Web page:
Medical Device Regulation implementation – One year to go!
As highlighted in our recent article “ The Medical Device Regulation and COVID-19” the date of application of the MDR has been delayed by 1 year, from the 26th May 2020 to the 26th May 2021. As this delay was only agreed in April of this year, the majority of device manufacturers will have been well underway with their MDR transition preparation. By now, most, if not all manufacturers will know if the new device classification rules will impact their products. They should also have prepared for the change in the rules for claiming equivalence, and obtained additional clinical data where needed, in the cases where the original device technical file is not available. Clinical Evaluation Reports are being updated and Post-Market Surveillance Systems have been created.
However, there are some subjects which may seem less critical or are less obvious, but that also warrant significant time and consideration:
- Unique Device Identification – whilst the Eudamed database has been delayed until 2022, so no device registration is required, and the UDI does not need to appear on the labelling until 2021-2025 depending upon classification, the UDI and Basic UDI-DI still need to be included within the Technical Documentation. Management of UDI requires cross-organisational cooperation, so we recommend that discussions are started soon, if they have not already.
- QMS – Many manufacturers assume that if they are complaint with ISO 13485:2016 that their Quality Management System will meet the requirements of the MDR. However, there are a number of requirements listed in Article 10 of the MDR (General obligations of manufacturers) that are not included in the QMS standard. Examples include strategy for regulatory compliance, UDI verification and handling communication with stakeholders.
- Restricted substances – MDR and RoHS Directive (Restriction of the use of certain Hazardous Substances Directive 2011 / 65 / EU need to be complied with. Both include substance restrictions, but the approaches used are very different. The MDR Annex I section 10.4 requires substitution of carcinogens, reproductive toxins and mutagens (CMR) of category 1A and 1B as well as endocrine disrupting (ED) substances, of which the EU has two classifications, 1 and 2, unless the manufacturer can show that the use of the substance is justified from a benefit-risk analysis. The scope of these requirements is limited to materials that come into contact directly with patients or in contact with solids, fluids or gases that are administered or re-administered to patients.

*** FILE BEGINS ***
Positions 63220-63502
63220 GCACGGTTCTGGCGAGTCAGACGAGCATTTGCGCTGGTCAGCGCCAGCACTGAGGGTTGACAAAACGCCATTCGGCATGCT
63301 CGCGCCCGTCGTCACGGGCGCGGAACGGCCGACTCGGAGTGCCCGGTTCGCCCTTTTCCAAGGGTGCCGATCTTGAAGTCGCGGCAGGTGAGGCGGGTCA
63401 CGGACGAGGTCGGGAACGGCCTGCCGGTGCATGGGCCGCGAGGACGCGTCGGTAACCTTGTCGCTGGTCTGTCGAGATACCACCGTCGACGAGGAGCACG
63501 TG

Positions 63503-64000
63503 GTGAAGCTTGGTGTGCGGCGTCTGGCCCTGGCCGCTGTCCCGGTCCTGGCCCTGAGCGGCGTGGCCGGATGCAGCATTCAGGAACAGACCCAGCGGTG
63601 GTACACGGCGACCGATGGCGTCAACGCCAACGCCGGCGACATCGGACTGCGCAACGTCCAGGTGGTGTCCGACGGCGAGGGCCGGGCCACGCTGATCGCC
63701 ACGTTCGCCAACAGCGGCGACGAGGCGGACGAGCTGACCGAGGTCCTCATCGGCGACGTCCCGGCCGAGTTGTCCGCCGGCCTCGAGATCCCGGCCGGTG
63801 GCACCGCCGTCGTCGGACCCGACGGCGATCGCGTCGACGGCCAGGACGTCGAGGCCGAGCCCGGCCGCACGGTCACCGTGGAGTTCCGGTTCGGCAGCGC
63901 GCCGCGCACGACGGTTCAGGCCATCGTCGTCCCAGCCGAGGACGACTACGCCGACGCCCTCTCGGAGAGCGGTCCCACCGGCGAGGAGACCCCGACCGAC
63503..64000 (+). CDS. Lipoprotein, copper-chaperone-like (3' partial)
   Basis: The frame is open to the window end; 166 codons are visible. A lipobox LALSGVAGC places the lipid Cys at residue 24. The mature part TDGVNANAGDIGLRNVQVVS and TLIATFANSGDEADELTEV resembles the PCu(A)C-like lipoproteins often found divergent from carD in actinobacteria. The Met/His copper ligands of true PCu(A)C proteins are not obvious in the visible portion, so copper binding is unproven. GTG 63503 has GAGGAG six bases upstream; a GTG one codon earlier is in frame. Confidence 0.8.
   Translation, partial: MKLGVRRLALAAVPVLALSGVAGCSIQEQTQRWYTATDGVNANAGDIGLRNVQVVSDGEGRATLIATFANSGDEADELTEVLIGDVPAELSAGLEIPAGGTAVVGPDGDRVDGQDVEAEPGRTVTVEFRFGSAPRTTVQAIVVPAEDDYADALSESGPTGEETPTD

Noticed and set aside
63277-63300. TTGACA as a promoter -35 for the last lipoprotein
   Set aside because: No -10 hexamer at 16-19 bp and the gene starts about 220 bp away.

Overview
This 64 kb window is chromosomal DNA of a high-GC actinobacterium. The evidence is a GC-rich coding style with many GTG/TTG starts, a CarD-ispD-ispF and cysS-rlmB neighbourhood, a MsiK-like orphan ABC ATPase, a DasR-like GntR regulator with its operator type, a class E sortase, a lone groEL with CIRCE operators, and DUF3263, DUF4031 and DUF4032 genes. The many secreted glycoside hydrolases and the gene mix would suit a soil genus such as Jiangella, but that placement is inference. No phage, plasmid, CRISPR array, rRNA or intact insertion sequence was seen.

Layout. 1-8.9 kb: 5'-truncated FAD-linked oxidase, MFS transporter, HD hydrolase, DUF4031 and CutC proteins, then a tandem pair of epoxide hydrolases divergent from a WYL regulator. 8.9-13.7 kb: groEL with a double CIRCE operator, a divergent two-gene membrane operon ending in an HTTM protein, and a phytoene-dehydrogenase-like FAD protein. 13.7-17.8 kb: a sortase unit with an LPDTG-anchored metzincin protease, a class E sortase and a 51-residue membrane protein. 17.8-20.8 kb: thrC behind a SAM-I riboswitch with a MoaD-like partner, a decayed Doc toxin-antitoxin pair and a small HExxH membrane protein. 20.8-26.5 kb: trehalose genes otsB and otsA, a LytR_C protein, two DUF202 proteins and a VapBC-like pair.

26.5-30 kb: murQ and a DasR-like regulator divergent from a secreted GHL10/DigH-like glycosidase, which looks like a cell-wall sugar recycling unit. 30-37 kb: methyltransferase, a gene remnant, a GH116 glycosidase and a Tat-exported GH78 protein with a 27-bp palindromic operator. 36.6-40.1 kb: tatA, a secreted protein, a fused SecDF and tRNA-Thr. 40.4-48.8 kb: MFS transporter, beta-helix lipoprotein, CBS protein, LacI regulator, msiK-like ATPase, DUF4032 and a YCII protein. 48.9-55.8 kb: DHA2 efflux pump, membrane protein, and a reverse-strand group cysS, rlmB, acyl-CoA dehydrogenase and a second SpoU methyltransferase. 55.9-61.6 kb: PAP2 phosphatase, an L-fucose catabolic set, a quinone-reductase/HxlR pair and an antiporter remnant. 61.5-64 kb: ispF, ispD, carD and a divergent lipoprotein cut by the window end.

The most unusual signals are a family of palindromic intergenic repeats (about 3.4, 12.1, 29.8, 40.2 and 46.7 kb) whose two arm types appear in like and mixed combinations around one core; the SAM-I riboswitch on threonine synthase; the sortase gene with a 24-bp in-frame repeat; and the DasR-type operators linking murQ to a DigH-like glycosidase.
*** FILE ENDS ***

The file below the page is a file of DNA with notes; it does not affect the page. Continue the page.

- Economic Operators – The MDR identifies a number of Economic Operators, and their responsibilities are covered in articles 10-16. Depending upon the location of the manufacturer, there may be a necessity for new agreements to cover the MDR and the new requirements and liability. Multinational organisations should also pay attention, that whilst they may not need an external Authorised Representative or Importer, if the Legal Manufacturer is based outside of the EU, it is expected that the required verification to be completed by the AR and Importer are still carried out.
The team at Pharmalex are ready and able to assist with all Medical Device activities, whether they relate to QMS challenges, Technical Documentation preparation or understanding the implications of the requirements of the MDR. Please contact us – email@example.com